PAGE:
Barbican String Quartet play Lewes

After recent thin times for classical music players and audiences, the Lewes-based Nicholas Yonge Society is beginning its new season of five chamber music concerts with a bang.

Thursday, 7th October 2021, 7:05 am
Barbican String Quartet

Spokesman John Hawkins said: “The first concert on October 8 will be played by the young but already multi-prize-winning Barbican String Quartet.

“Among their awards are first prize in the Joseph Joachim International Competition and another first in the St Martin-in-the-Fields Chamber Music Competition. Although based in London (they made their Wigmore Hall debut in 2017 and were 2020 St John Smith Square Young Artists) the quartet has played around the world – from Peasemarsh to Bordeaux and Montreal. No strangers to broadcasting, their performances have been heard on NPO Radio 4 and BBC Radio 3.

“A truly international group, the Barbican’s members came together at the Guildhall School of Music and Drama. Dutch first violin Amarins Wierdsma is lucky enough to play on a 1764 Guadagnini violin and the quartet has recently been joined by a new second violinist, James Dong who was born in Melbourne. On top of being a phenomenal violinist, James is a chess virtuoso.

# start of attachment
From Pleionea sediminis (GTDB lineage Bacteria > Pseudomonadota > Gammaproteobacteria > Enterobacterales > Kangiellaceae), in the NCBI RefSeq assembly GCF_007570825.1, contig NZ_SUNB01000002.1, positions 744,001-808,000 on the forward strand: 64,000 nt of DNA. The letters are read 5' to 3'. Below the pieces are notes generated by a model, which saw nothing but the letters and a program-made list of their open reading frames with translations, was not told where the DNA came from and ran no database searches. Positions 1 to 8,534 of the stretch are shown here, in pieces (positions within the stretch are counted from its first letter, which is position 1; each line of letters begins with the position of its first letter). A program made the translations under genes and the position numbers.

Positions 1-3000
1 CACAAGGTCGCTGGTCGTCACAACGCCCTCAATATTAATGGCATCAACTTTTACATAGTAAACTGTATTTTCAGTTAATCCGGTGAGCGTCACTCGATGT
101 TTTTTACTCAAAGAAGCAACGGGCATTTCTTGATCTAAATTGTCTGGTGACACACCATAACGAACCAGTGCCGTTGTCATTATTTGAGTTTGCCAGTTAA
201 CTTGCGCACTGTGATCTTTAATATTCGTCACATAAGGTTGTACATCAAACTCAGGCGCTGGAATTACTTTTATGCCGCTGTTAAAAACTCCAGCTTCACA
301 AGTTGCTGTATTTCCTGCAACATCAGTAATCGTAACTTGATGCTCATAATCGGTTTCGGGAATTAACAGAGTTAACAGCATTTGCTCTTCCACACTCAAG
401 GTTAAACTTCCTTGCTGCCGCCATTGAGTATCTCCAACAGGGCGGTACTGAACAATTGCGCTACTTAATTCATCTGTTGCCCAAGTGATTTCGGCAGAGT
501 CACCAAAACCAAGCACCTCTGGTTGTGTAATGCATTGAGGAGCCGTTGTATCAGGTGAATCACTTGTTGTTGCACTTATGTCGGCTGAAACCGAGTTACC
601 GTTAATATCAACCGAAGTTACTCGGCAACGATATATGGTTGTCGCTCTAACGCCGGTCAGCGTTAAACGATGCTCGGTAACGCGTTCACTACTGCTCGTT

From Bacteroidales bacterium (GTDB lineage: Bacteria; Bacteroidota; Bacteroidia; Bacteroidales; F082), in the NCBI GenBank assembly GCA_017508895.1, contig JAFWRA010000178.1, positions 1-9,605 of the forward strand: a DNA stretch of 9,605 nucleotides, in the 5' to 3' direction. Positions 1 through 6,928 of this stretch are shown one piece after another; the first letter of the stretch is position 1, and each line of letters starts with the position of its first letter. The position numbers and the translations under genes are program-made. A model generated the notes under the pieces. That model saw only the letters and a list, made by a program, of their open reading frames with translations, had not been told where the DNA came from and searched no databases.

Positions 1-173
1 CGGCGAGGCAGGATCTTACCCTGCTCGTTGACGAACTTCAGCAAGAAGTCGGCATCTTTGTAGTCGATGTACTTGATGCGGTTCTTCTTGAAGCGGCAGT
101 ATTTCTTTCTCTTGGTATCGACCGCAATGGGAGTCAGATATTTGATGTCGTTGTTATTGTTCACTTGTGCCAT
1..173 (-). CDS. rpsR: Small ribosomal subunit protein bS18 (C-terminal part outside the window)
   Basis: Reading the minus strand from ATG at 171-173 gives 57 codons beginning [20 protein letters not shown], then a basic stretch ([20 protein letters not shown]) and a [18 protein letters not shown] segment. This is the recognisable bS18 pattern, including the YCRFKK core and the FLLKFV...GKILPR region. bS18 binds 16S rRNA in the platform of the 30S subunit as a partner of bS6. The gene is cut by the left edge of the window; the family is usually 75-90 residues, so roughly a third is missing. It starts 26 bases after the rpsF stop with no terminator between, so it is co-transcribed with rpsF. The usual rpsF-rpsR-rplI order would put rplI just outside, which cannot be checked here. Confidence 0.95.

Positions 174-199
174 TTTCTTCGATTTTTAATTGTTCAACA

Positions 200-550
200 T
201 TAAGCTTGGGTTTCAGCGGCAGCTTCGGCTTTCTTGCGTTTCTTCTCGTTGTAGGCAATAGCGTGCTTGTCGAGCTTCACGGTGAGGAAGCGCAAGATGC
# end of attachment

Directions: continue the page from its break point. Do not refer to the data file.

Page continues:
“Violist Christoph Slenczka was born in Germany and started to learn the violin at the age of five. When he was 17 he picked up the viola and started to study that at the Mozarteum in Salzburg. Bulgarian-born cellist Yoanna Prododanova’s debut CD on the Linn Records Label was released in 2020.

“For this wonderfully diverse concert they will be playing Benjamin Britten’s vivid 2nd quartet and Schubert’s 15th quartet between which will be the strange and exciting 2005 quartet by Hungarian composer György Kurtág written when he was 79.”

The concert will be held at 7.45pm on October 8 at Cliffe Building, East Sussex College, Mountfield Road, Lewes, BN7 2XH. Tickets can be bought from www.ticketsource.co.uk/nylewes or by telephone 0333666 3366. Tickets for ages eight-25 are free on the door.

As for the society’s name: “Ever wondered about the familiar bronze sculpture of two singers in Grange Gardens in Lewes? It was commissioned for the Millennium by the Nicholas Yonge Society in honour of the Lewesian Nicholas Yonge, an Elizabethan music publisher, who was of real importance for music in England. The Society was founded in his name in 1963 and gives an annual series of chamber music concerts by top performers.”